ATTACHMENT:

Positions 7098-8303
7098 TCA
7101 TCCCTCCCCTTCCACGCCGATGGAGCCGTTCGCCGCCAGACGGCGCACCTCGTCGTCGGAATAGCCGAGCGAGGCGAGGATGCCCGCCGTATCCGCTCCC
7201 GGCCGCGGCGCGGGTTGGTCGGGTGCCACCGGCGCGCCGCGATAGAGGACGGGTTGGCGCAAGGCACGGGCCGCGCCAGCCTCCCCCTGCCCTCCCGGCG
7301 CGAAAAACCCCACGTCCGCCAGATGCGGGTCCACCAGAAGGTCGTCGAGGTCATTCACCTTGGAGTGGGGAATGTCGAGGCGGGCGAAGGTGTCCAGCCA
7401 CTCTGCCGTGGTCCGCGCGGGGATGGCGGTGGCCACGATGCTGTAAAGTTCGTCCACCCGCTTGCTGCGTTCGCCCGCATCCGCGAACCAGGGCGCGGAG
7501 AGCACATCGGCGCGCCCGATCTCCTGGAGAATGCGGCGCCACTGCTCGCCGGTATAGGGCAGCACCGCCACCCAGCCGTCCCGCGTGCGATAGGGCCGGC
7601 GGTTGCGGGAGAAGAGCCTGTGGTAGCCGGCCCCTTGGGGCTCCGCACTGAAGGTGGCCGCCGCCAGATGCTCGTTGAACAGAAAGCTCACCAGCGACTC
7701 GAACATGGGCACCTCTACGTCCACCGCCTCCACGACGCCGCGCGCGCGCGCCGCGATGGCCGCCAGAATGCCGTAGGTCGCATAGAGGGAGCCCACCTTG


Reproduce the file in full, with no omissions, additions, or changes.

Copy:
Positions 7098-8303
7098 TCA
7101 TCCCTCCCCTTCCACGCCGATGGAGCCGTTCGCCGCCAGACGGCGCACCTCGTCGTCGGAATAGCCGAGCGAGGCGAGGATGCCCGCCGTATCCGCTCCC
7201 GGCCGCGGCGCGGGTTGGTCGGGTGCCACCGGCGCGCCGCGATAGAGGACGGGTTGGCGCAAGGCACGGGCCGCGCCAGCCTCCCCCTGCCCTCCCGGCG
7301 CGAAAAACCCCACGTCCGCCAGATGCGGGTCCACCAGAAGGTCGTCGAGGTCATTCACCTTGGAGTGGGGAATGTCGAGGCGGGCGAAGGTGTCCAGCCA
7401 CTCTGCCGTGGTCCGCGCGGGGATGGCGGTGGCCACGATGCTGTAAAGTTCGTCCACCCGCTTGCTGCGTTCGCCCGCATCCGCGAACCAGGGCGCGGAG
7501 AGCACATCGGCGCGCCCGATCTCCTGGAGAATGCGGCGCCACTGCTCGCCGGTATAGGGCAGCACCGCCACCCAGCCGTCCCGCGTGCGATAGGGCCGGC
7601 GGTTGCGGGAGAAGAGCCTGTGGTAGCCGGCCCCTTGGGGCTCCGCACTGAAGGTGGCCGCCGCCAGATGCTCGTTGAACAGAAAGCTCACCAGCGACTC
7701 GAACATGGGCACCTCTACGTCCACCGCCTCCACGACGCCGCGCGCGCGCGCCGCGATGGCCGCCAGAATGCCGTAGGTCGCATAGAGGGAGCCCACCTTG